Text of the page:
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Wednesday, 18 June 2014

5 of My Favorite Books

by Julia Phillips Smith

For writers who started out as passionate readers, choosing five favorite books is almost like a cruel joke.

If I pick this one, then I have to leave out that one. Then you'll never know how much that one meant to me, how I still think of scenes from that book all these years later.

Oh, all right.

Here are five books that you can rest assured have made a lasting impression on me, pretty much shaping the writer that I am today.

1 - The Crystal Cave by Mary Stewart



This book is the single most influential book from my youth. I discovered it at the used books table at the Christmas Tea and Sale at Woodlawn United Church, where I went to Guides. It was a blustery gray November day, and I was off on my own to browse while Mom and my sister were finding their own treasures. Just the cover with its simple sword design was doing it for me. Once I began reading about Merlin's boyhood and was transported to Dark Age Briton, I never wanted to return to the present day.

2 - Nine Princes in Amber by Roger Zelazny



I found this one in Toronto, amongst my husband's giant stash of books. It's book 1 of two connected series, where we discover that our Earth is but a ripple emanating from the true center of the universe -- the kingdom of Amber. All roads lead to Amber for the various members of the feuding royal family, but who can one trust? The means of pushing through the dimensions to travel between worlds is truly fantastic. The characters are larger than life and unforgettable, especially the main hero, Corwin of Amber.



I read this one after signing up for my first-ever online reading challenge. It was a four-footed-friends reading challenge, where all the books had to have animals as one of the main characters. I hadn't read Mercedes Lackey before and became a major fan by the end of chapter one. In the first place, she dedicated the book to Russian prima ballerina Natalia Makarova, which actually brought tears to my eyes when I read it. Being a passionate ballet fan, I realized that Mercedes Lackey was a dance lover like me (The Firebird is one of the ballets whose score was written by one of my favorites, Igor Stravinsky.) The incredibly skillful way Lackey retells this folktale -- making it seem like you've never heard it before -- really impressed me. Yet it's the way she kept the unresolved action going right up to the last page before tying it all together that made the biggest impact on me. It's the bar I set for myself when I'm working on my own novels.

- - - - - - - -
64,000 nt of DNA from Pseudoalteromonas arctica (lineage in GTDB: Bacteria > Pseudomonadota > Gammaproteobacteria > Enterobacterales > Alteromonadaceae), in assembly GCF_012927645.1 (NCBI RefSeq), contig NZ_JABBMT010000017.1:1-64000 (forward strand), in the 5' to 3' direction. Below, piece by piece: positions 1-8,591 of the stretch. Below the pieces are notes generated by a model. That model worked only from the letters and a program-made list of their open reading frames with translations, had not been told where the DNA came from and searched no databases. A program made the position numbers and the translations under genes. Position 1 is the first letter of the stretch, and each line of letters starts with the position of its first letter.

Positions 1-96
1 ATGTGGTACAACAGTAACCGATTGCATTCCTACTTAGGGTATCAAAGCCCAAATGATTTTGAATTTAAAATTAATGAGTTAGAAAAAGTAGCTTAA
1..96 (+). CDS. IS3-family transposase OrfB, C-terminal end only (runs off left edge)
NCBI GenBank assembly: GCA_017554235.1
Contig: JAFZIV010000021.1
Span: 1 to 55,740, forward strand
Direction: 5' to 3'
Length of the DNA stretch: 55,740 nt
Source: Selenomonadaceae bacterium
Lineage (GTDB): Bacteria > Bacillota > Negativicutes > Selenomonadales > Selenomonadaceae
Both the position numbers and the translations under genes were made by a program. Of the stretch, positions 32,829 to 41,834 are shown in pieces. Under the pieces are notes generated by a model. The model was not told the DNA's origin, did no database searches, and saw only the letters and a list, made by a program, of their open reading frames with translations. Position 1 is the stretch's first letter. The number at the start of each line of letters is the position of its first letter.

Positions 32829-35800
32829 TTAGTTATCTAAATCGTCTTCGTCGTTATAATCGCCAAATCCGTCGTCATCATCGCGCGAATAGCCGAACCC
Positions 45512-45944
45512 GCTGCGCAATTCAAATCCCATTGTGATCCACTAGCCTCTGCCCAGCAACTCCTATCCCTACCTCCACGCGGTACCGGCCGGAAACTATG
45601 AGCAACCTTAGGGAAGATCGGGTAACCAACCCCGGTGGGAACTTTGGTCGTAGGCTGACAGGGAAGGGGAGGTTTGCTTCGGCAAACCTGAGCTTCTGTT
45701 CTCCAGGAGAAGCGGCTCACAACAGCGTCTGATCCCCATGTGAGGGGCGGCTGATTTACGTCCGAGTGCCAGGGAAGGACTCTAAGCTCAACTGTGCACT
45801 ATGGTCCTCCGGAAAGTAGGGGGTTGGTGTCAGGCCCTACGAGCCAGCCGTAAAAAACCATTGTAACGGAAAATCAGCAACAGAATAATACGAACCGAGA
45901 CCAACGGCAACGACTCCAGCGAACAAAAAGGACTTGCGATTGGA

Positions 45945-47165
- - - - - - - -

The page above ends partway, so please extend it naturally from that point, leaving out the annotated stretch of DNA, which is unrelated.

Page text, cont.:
Man, I love that cover. This was my introduction to my favorite vampire (other than my own hero, Peredur.) The Count Saint-Germain is already an ancient vampire by the time he ends up in the uneasy peace between the two world wars in Germany. Yarbro's focus on the day-to-day problems Saint-Germain faces in rotating his residences before the locals can realize that he never ages is one of my favorite things about this series. Saint-Germain may be a badass vampire, but he does it in style wearing the best evening dress and pleasing many a lovely lady along the way.